British reports say in 2017 5% of divorces were due to excessive video gaming – the popular ‘Fortnite’ earmarked as a major contributing culprit.

We’re dealing with the Fortnight phenomenon here at home – with son, not husband. https://www.theguardian.com/games/2018/mar/07/fortnite-battle-royale-parents-guide-video-game-multiplayer-shooter We’ve worked out the (mostly) satisfying solution of saying, “After this part is over please shut it off,” because, as it turns out, our son is part of community while playing Fortnite and flew hard in the face of being told to outright stop. We’ve had significant philosophical tussles but have worked things out to a so far workable compromise.

I actually witness (from the kitchen) some pretty cool benefits from Fortnite playing (in moderation): I hear him planning with friends; coming up with strategies; suggesting ideas and adjusting to friends’ different suggestions; bargaining to get his way with only light protest when he doesn’t; discussing merits/detriments of others’ actions; trading supplies back and forth to aid in their mutual quest. I’ll admit to my own inner conflict over its backdrop – guns and killing – but I uphold outlets for balanced, harmless releases of aggressive inclinations.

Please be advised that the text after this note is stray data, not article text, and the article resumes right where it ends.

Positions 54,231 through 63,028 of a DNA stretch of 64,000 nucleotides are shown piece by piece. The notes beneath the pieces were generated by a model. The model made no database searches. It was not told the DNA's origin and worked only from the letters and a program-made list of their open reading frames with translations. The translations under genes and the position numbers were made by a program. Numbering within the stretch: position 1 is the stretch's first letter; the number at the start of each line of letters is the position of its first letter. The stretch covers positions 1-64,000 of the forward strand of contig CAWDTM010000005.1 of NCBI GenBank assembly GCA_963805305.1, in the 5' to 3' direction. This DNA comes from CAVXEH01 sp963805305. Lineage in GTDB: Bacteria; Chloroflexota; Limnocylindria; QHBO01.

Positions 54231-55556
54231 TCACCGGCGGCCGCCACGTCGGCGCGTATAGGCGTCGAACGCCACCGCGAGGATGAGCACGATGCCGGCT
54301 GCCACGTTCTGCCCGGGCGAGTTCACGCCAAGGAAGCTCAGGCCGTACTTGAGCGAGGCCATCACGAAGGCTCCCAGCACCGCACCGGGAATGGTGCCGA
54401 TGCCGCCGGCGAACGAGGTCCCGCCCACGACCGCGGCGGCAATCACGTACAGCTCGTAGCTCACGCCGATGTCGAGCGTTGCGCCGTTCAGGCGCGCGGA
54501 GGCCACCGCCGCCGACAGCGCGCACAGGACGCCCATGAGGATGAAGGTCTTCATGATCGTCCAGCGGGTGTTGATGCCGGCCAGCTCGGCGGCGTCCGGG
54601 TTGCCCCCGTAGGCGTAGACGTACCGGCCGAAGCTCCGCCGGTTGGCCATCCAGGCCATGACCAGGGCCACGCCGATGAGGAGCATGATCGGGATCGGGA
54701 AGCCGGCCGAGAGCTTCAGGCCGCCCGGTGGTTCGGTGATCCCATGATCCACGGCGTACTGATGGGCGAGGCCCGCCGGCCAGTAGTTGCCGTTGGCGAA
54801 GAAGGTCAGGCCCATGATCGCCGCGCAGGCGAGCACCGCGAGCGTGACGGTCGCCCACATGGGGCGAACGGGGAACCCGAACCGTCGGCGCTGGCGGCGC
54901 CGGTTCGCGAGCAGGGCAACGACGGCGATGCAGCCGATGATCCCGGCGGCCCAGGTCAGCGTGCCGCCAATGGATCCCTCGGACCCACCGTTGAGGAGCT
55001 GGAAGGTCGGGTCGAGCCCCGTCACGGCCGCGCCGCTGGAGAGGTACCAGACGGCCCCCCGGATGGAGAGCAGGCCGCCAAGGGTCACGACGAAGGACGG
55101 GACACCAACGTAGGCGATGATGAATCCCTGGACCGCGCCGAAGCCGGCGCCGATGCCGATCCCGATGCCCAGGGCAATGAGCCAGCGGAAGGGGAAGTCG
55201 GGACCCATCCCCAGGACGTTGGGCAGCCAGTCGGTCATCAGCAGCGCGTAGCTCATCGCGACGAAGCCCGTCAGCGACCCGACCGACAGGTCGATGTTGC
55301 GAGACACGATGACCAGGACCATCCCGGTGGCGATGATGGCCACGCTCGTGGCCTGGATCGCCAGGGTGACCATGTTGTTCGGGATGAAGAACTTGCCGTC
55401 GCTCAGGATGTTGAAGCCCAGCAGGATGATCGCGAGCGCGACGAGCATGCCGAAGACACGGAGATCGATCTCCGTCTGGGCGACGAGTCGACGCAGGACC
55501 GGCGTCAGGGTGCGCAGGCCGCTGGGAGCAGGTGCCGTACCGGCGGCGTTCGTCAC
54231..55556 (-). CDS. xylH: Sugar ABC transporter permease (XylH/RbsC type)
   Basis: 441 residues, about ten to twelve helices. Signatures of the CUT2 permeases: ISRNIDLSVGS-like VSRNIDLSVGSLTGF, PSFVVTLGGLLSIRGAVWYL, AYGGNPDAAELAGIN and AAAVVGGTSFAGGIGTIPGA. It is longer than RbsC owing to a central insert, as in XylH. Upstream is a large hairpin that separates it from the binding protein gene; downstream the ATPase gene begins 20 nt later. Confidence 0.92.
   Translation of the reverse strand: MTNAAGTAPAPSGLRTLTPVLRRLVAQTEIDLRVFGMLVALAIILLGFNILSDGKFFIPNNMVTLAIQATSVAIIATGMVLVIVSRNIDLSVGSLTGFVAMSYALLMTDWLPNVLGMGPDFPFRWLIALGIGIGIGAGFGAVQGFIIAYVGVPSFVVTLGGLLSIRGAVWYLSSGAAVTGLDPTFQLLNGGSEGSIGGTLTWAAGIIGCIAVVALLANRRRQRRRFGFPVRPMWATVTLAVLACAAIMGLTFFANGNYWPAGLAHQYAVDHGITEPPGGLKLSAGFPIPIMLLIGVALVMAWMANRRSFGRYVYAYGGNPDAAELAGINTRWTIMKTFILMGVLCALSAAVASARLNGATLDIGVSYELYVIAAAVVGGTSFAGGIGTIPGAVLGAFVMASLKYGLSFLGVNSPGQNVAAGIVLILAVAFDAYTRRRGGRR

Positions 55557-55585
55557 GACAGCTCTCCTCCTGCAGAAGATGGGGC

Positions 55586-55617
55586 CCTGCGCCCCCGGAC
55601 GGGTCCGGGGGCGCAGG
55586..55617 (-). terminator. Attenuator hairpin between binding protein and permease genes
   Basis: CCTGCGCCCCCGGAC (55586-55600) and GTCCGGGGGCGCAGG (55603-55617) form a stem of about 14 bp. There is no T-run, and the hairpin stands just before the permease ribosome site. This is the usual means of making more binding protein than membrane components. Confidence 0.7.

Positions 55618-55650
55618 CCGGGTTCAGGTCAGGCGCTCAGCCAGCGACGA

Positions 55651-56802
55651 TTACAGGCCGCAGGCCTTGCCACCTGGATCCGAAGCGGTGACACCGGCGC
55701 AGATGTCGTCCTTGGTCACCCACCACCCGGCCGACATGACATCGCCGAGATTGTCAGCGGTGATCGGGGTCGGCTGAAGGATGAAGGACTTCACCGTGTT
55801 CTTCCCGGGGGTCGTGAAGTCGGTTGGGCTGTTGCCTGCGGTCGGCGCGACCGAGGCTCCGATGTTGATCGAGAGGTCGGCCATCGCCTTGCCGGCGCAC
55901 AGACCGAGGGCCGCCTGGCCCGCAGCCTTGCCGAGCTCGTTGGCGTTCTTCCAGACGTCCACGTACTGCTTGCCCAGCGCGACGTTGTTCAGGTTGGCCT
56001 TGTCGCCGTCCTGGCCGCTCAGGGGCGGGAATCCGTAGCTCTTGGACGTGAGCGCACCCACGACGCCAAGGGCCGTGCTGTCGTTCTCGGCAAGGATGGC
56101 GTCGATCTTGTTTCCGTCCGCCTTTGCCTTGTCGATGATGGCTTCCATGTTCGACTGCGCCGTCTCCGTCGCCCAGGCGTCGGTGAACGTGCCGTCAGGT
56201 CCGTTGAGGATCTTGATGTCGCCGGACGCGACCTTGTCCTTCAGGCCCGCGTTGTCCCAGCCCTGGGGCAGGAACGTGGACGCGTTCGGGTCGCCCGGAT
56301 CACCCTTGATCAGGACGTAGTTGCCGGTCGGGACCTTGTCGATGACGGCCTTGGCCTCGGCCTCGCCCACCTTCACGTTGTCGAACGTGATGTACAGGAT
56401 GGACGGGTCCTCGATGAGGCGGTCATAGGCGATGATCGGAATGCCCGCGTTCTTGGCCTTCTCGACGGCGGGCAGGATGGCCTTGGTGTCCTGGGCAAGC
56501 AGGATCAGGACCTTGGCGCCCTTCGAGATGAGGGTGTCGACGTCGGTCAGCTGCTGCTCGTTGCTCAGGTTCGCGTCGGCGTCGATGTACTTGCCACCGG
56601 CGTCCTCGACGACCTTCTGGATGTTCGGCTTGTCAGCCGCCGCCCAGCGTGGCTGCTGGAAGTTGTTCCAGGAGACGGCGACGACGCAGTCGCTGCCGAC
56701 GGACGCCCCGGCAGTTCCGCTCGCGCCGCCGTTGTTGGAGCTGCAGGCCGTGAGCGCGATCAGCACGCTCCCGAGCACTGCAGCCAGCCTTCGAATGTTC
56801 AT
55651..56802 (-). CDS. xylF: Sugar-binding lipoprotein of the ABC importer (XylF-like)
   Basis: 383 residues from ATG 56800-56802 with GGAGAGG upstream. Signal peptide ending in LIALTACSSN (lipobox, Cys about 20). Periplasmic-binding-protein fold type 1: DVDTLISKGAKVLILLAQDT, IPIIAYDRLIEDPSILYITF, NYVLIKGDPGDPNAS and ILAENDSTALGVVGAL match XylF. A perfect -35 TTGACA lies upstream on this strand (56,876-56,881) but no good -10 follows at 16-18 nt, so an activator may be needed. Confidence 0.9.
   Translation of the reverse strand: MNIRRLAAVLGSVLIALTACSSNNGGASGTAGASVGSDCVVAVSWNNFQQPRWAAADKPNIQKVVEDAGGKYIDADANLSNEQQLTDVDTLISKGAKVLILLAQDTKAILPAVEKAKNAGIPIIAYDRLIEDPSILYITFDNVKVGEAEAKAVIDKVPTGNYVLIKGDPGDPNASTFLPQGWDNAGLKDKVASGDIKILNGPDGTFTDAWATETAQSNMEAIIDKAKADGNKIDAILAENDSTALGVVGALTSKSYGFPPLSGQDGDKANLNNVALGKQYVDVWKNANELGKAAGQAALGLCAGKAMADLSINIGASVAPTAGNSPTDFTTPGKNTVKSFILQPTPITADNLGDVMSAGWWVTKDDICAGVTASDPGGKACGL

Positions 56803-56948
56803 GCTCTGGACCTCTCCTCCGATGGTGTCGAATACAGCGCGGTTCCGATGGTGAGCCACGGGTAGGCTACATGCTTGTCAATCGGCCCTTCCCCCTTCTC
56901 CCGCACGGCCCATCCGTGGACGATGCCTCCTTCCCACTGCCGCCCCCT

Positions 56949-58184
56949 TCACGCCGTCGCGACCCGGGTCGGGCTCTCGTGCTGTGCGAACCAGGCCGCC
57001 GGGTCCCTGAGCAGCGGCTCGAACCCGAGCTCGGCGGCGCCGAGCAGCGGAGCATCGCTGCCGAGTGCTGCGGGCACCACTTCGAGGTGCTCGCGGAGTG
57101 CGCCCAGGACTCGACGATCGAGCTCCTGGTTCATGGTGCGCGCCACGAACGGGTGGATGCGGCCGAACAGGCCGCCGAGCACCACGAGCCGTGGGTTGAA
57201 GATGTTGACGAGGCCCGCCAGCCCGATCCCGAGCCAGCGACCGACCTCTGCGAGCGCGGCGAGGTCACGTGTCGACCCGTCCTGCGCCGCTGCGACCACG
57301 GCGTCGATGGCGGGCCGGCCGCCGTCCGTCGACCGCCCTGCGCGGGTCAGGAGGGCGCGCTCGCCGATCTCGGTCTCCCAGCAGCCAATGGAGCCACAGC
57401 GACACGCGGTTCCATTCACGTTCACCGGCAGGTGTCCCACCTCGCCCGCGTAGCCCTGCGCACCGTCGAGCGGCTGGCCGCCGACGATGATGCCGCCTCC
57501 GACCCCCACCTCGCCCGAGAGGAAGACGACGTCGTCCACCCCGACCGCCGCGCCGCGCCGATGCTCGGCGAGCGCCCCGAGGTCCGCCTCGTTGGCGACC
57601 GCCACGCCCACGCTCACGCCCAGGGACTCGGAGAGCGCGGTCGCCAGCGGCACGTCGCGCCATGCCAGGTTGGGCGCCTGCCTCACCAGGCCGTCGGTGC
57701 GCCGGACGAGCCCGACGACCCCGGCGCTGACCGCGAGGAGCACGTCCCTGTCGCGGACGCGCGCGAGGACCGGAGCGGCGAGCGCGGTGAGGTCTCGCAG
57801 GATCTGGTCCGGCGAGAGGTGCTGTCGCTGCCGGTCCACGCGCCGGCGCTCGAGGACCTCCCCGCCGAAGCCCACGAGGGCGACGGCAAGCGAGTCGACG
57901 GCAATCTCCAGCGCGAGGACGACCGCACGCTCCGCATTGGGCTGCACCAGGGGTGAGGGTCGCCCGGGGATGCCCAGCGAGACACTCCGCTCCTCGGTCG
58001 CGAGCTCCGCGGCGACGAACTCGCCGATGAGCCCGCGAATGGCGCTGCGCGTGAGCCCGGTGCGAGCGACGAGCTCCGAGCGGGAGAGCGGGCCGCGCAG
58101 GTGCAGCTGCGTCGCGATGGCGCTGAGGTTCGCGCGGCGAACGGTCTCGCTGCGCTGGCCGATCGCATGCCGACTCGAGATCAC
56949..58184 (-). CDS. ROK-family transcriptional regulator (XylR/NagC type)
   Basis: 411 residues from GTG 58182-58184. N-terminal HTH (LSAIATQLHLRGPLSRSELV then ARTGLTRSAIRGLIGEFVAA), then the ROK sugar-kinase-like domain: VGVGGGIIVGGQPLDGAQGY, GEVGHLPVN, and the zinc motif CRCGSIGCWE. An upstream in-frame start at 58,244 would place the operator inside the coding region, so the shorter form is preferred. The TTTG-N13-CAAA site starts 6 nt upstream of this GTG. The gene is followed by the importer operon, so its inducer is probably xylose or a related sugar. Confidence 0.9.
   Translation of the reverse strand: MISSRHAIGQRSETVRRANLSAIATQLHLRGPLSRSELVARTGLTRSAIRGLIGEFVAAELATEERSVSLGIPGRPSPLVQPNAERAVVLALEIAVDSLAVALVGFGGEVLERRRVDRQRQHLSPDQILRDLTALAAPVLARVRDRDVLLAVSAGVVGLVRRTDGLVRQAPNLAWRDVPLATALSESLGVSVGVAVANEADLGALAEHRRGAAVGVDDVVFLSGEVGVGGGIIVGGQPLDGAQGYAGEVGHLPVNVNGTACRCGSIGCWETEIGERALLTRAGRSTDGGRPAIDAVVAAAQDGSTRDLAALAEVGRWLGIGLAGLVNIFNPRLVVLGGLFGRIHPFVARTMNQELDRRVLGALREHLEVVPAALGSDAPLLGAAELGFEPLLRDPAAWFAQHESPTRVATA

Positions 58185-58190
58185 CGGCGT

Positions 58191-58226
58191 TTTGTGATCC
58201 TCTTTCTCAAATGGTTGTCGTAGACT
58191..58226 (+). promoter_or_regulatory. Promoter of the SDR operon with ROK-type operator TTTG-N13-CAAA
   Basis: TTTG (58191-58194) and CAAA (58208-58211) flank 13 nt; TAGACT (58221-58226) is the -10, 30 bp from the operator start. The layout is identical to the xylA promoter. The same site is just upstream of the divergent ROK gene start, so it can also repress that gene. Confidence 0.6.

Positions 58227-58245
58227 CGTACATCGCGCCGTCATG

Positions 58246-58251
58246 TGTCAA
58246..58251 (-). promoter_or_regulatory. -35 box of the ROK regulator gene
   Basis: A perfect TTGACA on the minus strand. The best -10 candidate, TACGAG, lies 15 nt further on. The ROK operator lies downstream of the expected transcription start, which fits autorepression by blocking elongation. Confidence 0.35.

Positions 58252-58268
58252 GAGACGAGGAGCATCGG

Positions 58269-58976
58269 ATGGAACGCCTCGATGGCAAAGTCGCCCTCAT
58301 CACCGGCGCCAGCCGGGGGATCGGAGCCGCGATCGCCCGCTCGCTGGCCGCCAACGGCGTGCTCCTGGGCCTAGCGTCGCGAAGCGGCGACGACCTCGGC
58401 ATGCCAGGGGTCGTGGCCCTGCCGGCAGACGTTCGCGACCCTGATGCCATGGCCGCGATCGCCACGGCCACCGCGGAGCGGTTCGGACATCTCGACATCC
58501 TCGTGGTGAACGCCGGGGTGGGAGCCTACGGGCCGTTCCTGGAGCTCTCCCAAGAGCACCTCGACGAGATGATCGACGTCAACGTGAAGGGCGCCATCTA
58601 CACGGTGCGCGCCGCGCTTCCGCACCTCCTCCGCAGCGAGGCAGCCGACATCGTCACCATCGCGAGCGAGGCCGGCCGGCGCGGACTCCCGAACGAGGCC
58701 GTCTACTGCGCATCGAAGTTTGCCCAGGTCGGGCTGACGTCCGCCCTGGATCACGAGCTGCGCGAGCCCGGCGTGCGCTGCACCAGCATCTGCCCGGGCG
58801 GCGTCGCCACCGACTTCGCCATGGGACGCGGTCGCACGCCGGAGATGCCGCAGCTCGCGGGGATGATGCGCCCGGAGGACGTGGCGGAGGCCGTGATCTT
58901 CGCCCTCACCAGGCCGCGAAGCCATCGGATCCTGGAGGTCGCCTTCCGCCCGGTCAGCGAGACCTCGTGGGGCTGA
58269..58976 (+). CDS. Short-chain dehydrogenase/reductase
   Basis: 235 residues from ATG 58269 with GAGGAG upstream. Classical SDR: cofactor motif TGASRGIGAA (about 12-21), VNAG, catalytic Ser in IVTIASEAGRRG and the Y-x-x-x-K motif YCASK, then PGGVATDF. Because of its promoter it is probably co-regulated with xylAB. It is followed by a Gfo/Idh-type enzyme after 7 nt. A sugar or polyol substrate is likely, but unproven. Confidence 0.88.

I do find it unsettling navigating this ever-shifting terrain, but we do the best we can. Peter recently mentioned a Smithsonian article to me in which the researcher likened parental concerns for Fortnite to those of parents in the 1920s – when Pinball became the rage. https://www.smithsonianmag.com/innovation/popularity-fortnite-common-20th-century-pinball-craze-180970721/